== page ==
Ethernet as a Control Network

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Ethernet as a Control Network

  1. 1. Ethernet as a Control Network INDCOM 2003 29 April to 1 May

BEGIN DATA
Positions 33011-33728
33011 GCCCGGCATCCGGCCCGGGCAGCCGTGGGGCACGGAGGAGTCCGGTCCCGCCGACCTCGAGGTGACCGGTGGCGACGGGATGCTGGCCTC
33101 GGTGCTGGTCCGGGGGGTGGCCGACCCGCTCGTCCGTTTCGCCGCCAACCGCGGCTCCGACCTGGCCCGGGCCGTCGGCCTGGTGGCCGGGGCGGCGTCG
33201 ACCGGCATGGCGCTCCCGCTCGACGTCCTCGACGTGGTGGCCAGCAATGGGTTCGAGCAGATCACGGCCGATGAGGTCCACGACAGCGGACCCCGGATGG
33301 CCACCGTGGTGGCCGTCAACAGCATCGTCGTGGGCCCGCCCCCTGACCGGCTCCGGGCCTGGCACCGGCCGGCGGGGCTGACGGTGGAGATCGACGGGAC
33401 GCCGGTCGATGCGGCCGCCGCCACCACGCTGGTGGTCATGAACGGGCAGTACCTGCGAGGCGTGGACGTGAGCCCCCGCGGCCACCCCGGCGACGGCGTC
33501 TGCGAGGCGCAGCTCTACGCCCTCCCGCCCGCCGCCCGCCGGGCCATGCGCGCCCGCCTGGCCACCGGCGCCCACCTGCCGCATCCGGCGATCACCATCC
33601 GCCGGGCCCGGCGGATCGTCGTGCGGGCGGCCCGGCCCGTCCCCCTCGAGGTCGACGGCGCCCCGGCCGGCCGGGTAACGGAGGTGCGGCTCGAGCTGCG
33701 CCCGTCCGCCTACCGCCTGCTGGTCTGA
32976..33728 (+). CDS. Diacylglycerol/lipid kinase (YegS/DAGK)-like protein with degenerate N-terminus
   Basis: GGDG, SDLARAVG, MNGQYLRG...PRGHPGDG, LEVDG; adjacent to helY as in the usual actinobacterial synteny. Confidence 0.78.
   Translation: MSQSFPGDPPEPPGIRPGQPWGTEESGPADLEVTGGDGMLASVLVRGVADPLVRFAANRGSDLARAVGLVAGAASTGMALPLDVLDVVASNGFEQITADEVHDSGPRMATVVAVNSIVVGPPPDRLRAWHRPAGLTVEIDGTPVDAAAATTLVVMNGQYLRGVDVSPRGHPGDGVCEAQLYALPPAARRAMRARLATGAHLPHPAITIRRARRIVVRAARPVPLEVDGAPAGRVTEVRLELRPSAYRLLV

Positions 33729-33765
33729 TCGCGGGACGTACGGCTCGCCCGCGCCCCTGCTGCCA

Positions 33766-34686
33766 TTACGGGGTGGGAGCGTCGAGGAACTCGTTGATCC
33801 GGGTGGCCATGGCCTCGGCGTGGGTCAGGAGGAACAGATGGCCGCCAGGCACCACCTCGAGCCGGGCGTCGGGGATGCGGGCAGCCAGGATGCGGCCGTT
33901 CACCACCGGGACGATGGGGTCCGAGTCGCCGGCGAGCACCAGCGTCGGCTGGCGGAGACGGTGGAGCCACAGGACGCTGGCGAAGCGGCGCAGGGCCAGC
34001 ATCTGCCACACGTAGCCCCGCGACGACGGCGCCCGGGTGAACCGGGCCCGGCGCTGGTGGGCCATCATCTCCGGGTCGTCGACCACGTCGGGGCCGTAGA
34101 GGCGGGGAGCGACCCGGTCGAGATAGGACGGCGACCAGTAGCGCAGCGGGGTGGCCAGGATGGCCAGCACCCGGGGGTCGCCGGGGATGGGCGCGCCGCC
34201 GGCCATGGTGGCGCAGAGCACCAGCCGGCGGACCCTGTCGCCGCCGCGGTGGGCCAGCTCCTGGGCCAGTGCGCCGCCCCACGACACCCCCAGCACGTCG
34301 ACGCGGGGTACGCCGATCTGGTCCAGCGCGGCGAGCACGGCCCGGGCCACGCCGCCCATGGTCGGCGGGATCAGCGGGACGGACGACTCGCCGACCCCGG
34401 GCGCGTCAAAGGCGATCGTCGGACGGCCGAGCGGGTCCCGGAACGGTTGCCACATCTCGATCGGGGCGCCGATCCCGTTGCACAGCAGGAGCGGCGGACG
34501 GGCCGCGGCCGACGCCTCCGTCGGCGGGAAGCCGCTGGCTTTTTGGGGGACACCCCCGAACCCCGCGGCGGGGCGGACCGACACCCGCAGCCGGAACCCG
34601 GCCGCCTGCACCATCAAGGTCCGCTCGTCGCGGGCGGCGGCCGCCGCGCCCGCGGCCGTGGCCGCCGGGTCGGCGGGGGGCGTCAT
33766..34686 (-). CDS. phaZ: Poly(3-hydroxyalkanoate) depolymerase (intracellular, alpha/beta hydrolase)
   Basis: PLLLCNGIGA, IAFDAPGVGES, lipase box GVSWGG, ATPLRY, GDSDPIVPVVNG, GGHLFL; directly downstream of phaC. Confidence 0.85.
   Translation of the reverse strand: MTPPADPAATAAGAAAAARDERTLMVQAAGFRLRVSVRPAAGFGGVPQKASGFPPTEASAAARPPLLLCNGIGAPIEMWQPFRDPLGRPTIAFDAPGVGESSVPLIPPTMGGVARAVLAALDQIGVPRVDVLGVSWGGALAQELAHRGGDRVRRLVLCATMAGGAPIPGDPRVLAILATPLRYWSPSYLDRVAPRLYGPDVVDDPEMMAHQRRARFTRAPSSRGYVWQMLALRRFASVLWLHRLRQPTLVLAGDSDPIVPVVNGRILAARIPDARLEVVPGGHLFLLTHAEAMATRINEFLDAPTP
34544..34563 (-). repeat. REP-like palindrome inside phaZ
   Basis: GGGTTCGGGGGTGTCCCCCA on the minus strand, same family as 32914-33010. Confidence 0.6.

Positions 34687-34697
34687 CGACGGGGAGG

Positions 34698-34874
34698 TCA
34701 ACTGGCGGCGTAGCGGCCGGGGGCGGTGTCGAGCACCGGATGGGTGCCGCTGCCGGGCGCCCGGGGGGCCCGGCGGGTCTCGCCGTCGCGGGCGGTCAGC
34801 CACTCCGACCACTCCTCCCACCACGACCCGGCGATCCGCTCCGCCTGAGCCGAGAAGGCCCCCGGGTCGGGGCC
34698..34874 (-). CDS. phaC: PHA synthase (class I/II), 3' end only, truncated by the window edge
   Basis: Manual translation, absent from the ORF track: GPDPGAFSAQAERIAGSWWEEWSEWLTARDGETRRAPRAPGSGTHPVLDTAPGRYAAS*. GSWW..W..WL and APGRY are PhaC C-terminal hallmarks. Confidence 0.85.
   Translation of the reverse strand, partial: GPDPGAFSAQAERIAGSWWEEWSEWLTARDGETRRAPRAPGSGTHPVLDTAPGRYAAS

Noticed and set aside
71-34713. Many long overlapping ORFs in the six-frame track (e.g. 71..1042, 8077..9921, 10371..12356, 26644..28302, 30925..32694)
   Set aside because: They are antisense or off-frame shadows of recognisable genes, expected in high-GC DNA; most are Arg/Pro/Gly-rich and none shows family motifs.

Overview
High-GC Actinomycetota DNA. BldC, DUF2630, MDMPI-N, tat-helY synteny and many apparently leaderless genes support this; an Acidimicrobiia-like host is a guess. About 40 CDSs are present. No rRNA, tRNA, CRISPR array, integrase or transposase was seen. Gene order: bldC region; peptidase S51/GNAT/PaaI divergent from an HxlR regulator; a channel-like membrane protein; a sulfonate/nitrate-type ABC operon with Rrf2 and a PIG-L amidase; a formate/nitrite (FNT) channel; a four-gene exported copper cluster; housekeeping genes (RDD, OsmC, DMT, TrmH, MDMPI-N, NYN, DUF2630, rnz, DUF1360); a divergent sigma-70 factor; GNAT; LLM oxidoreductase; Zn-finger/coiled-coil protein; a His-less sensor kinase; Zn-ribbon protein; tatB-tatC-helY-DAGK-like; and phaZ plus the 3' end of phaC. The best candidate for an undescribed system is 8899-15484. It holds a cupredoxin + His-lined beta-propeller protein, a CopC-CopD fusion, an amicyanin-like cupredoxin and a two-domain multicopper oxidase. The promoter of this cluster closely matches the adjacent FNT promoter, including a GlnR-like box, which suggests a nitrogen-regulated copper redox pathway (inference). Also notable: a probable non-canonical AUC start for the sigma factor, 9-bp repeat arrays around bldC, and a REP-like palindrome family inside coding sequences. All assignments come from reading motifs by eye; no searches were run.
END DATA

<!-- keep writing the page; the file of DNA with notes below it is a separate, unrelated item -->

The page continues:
2. 2. Introduction Ethernet’s worldwide acceptance in industrial and office environments has created an eagerness to expand its responsibilities on the plant floor. Ethernet is widely used for information (office, Human Machine Interface (HMI), controller programming, etc.) communications today. The network’s performance capabilities make it ideal for tasks such as data monitoring and program maintenance. However, many predict that recent technological advancements in Ethernet, and the emerging Fast Ethernet technology, will also enable it to handle mission-critical control responsibilities currently being managed by existing industrial automation networks. Meanwhile, others contend that Ethernet has a long way to go before it can assume an expanded role in the manufacturing environment. Ethernet technology brings availability, familiarity, and possible cost benefits. Until recently, however, creating an industrial control system by using Ethernet at the device (I/O) network was not feasible due to a number of factors, including Ethernets lack of determinism, the need for interoperability among devices, security concerns, etc. Determinism is the ability to predict when information will be delivered. To guarantee this, an industrial control network must provide scheduled bandwidth (or time slots) that are reserved for time-critical data transfer. Communication over Ethernet, however, is based upon collision detection. If a device attempts to send a message, and that message collides with another message on the Ethernet media, the device backs off and waits to transmit. Thus cannot guarantee determinism. Recent advances in switch technology have now enabled Ethernet to approach determinism. Switches, unlike traditional bridges and hubs, reduce traffic between the devices attached to their ports. Moreover, the IEEE 802.3 Standard provides for standardized full-duplex operation, which gives a single node - in a point-to-point connection to the switch - full wire concentration. As a result, full- duplex switched Ethernet networks are theoretically able to avoid collisions. The requirement for device interoperability, the ability of products from different control vendors to communicate with each other, has been answered by a plethora of industrial communication protocol ‘standards’ from a wide community of automation vendor groups. Ethernet as a Control Network Page 2 of 16 INDCOMM 2003